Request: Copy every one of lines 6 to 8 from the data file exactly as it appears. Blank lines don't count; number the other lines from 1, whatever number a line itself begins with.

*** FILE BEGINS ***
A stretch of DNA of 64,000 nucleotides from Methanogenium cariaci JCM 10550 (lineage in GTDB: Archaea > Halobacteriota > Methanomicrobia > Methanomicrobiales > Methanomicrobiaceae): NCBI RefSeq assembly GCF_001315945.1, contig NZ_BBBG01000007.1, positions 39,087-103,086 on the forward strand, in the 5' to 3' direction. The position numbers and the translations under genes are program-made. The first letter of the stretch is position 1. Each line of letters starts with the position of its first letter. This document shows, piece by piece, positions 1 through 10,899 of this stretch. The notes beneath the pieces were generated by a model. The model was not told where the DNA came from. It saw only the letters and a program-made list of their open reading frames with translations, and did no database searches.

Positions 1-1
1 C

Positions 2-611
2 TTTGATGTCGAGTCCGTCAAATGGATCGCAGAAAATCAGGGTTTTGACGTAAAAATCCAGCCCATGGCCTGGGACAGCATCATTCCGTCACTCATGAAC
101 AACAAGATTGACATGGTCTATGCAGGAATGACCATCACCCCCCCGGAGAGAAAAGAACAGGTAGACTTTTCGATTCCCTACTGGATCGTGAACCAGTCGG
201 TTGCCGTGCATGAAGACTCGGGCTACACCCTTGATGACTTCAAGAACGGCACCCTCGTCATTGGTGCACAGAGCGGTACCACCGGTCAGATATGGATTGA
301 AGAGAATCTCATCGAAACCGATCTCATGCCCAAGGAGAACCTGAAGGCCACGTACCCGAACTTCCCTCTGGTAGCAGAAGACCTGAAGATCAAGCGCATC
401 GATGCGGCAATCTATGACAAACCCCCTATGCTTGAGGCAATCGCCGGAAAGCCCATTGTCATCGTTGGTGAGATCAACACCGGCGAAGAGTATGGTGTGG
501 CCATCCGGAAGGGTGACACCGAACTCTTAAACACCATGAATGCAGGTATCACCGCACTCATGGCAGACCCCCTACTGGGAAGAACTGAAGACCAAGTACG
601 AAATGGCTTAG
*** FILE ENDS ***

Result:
101 AACAAGATTGACATGGTCTATGCAGGAATGACCATCACCCCCCCGGAGAGAAAAGAACAGGTAGACTTTTCGATTCCCTACTGGATCGTGAACCAGTCGG
201 TTGCCGTGCATGAAGACTCGGGCTACACCCTTGATGACTTCAAGAACGGCACCCTCGTCATTGGTGCACAGAGCGGTACCACCGGTCAGATATGGATTGA
301 AGAGAATCTCATCGAAACCGATCTCATGCCCAAGGAGAACCTGAAGGCCACGTACCCGAACTTCCCTCTGGTAGCAGAAGACCTGAAGATCAAGCGCATC